And I would be alone. Even though the whole Australian population lived in the Bule Mountains near the fabled coastal city of Sydney (perhaps my next trip) down south to my location in the Brindabellas then down southwest to the Snowy Mountains. There may be only 250 000 of us left in this territory (the only place that our ancestors could inhibit after the natural catastrophe and nuclear that war scorched the face of the earth, nearly 3000 years ago) but apart from the small trade route between these three regions, in the wilderness it was rare to see others.
The forest cast a green hue on everything within it and it took me and jumbles several days to get to the other edge of the dense bush land. I really enjoyed those nights when I would shelter under the trees or in small caves that I was led to by the trees and understory plants like wattles, melaleucas, and ivy vines. There was complete harmony here and I slept in peace, loved by the landscape around me.
While we camped and travelled through this spectacular eco-system I spoke to many trees. Not one was happy that I was traveling at this time. They were all distressed, frightened. They all warned of a danger approaching from far away, not of this planet and they wished I would return back to my kin.
Their message confused me somewhat, I just could not comprehend what they were saying (I usually am able to see what the Trees can see. Though now when I communicated with them, I could only see a darkness, a confusion, a feeling of violence, a future I could not comprehend). An ivy vine even wrapped one of its tendrils around my ankle. It really did not want me to leave the forest in the direction I was heading. It pleaded that I turn around. I explained my need to move on and gently it unwound itself and retracted the tendril it had wrapped around me back towards the main vine.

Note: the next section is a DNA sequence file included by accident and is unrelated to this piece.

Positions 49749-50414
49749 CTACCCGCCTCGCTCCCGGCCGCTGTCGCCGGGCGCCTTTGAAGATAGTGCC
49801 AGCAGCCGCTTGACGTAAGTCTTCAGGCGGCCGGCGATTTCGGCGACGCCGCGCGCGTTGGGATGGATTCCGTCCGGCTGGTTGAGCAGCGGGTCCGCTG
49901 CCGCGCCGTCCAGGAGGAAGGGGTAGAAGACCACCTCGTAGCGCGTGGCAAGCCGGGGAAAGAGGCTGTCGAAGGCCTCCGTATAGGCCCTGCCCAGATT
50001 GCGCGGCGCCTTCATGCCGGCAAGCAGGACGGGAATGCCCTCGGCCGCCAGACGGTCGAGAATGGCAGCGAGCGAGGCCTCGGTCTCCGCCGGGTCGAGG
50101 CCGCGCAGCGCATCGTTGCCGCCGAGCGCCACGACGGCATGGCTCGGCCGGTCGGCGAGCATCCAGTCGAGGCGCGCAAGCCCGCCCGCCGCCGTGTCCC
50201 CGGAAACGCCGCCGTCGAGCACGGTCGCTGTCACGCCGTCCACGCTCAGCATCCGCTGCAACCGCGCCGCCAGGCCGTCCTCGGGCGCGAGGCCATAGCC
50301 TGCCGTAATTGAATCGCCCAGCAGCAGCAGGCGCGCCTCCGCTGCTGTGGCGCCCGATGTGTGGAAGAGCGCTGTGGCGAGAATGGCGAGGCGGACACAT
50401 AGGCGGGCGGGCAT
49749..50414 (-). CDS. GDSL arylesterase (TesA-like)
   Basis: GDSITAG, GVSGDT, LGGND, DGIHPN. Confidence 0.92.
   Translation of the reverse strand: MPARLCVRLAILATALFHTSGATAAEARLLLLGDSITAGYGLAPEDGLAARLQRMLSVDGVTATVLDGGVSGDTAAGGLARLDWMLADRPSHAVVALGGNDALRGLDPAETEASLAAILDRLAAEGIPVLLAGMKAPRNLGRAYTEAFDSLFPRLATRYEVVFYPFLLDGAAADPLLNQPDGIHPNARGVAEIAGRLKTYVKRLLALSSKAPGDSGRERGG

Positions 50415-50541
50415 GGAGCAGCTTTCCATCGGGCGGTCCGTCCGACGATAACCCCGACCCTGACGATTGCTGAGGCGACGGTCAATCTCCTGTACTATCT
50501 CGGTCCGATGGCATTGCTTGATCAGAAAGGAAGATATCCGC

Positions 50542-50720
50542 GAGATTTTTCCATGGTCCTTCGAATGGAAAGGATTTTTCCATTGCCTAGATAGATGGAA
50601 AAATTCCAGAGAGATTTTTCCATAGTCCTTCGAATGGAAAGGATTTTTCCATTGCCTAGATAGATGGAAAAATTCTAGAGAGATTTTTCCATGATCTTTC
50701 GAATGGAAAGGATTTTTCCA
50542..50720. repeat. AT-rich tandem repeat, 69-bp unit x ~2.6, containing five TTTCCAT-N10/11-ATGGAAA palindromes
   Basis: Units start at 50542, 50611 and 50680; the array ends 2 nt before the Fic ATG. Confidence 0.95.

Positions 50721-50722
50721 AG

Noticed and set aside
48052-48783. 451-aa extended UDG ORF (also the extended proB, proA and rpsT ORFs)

Once we left the forest, we had to travel up a big mountain. Once we reached the summit the trail brought us to an out crop that looked over a huge valley. The cliff face was hundreds of meters high above the dense woodland below. The view was magnificent, the air so clean it was easy to see for miles in every direction. The sun was warm on my skin. I cried for I had never seen such wonder.
The next morning the air was charged with electricity, tension. Not the buzz of current one often feels before a lightning storm, it was something very different A slight breeze began to blow down the mountain, it felt like it was coming from the sky above us. It was not the usual movement of air. I was complexed and my mind could not read what was happening.
I began to get anxious when Jumbles started to rear back on his hind legs. I projected my mind into his. Jumbles was petrified and was begging me to mount my saddle so he could run us back into the safety of the forest.
Just before I could mount my beloved equine the sky began to darken behind me, a huge shadow crept over the landscape, it was an unnatural shadow with a red hue. It spread over my back and over the bush below and it even cast over the huge valley below. I was too fearful to turn to see what was behind me but too curious not to…
To Be Continued in Part 2 “Space Girl”